- A federal judge has dismissed three lawsuits filed against North Carolina State University alleging sexual abuse by the school's former sports medicine director.
- The original lawsuit, filed by former Wolfpack soccer player Benjamin Locke, can proceed only against Robert Murphy Jr., the defendant accused of abuse.
- US District Judge Louise Flanagan closed the other two cases brought by anonymous plaintiffs.
A federal judge has dismissed three separate lawsuits against North Carolina State University involving allegations of sexual abuse by the school’s former sports medicine director. One of the suits can proceed only against the man accused of abuse.
US District Judge Louise Flanagan issued her rulings Monday in all three cases. In the first, brought by former Wolfpack soccer player Benjamin Locke in August 2022, the judge ruled that the lawsuit could continue against defendant Robert Murphy Jr. But Locke cannot proceed with his suit against the university.
The other two cases, filed this year, both involved anonymous plaintiffs listed as John Doe. In both cases, the university was listed as the only defendant. Flanagan dismissed both of those lawsuits and issued final judgments favoring NC State.
Locke alleged in the original lawsuit that Murphy had touched his genitals improperly during 75 to 100 massages between August 2015 and May 2017. Locke said he later believed those massages lacked “legitimate” medical necessity. Locke’s suit also alleged that former soccer head coach Kelly Findley told a senior athletics official in February 2016 that Murphy was engaging in contact “consistent with ‘grooming behavior.’” The suit alleged that the school took no follow-up action.
“Defendant Murphy does not include any legal arguments in his motion to dismiss; instead, he references a supporting memorandum that has not been filed,” Flanagan wrote in the order addressing Locke’s case. “In the absence of a legal argument, Defendant Murphy has not carried his burden to show that he is entitled to dismissal. Accordingly, his motion is denied.”
As for the university, “Defendant NCSU argues, and plaintiff concedes, that sovereign immunity bars intentional tort claims against the state. … The court agrees that it lacks subject matter jurisdiction to decide these claims,” Flanagan wrote.
Flanagan also ruled that she lacked jurisdiction to hear Locke’s complaint that NC State provided “negligent training and supervision.” The judge also rejected a Title IX claim against the school. “Defendant NCSU argues that plaintiff’s Title IX claim fails for failure to allege facts that, if true, would support an inference that it received actual notice of the abuse. The court agrees.”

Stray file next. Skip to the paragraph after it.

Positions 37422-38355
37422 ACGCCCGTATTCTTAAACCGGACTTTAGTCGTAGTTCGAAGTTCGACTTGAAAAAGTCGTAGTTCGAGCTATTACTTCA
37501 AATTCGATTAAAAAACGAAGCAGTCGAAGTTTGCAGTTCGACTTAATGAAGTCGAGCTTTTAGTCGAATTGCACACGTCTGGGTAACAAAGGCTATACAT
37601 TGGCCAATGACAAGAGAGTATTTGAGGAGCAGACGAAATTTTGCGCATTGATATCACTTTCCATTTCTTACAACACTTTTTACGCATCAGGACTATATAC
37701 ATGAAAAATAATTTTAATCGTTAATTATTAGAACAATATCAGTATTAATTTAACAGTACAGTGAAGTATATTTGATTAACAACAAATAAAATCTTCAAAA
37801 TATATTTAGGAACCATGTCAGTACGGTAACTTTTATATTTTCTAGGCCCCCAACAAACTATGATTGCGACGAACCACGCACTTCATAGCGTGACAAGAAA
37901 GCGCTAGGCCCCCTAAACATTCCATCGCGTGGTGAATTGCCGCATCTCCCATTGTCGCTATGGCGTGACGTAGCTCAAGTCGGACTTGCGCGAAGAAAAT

Findley’s statements about possible “grooming” did not amount to a report of a specific instance of sexual harassment that would have given NC State “actual notice” under legal standards, Flanagan ruled. The judge also rejected Locke’s argument that Murphy’s reassignment to an administrative role in 2017 led to an “inference of actual notice.”
In the second case, filed in February by a “male student-athlete” who sought treatment from Murphy for hip pain in 2015, Flanagan ruled again that the plaintiff had failed to show that NC State had received “actual notice” of the alleged abuse. In that case, the university was the only defendant.
“Plaintiff asserts that ‘it is overwhelmingly likely that the coaches’ used the euphemistic language of ‘grooming behavior’ ‘out of embarrassment and reticence in formal settings.’ According to plaintiff, the coaches ‘surely must have known, and communicated, more particulars, if they were impelled to report the problem.’ … These statements are speculations, not ‘factual matter,’ and the court is not bound to accept plaintiff’s hypotheses about what the coaches ‘must have’ known or communicated,” Flanagan wrote.
The third case, filed in April, involved a “male student-athlete” identified as John Doe 2 who sought treatment from Murphy for hip and groin pain in 2021. As in the previous cases, Flanagan determined that the plaintiff failed to show that NC State had actual notice of the alleged abuse.
Because the two suits from anonymous plaintiffs named only the university as a defendant, Flanagan ordered both cases closed.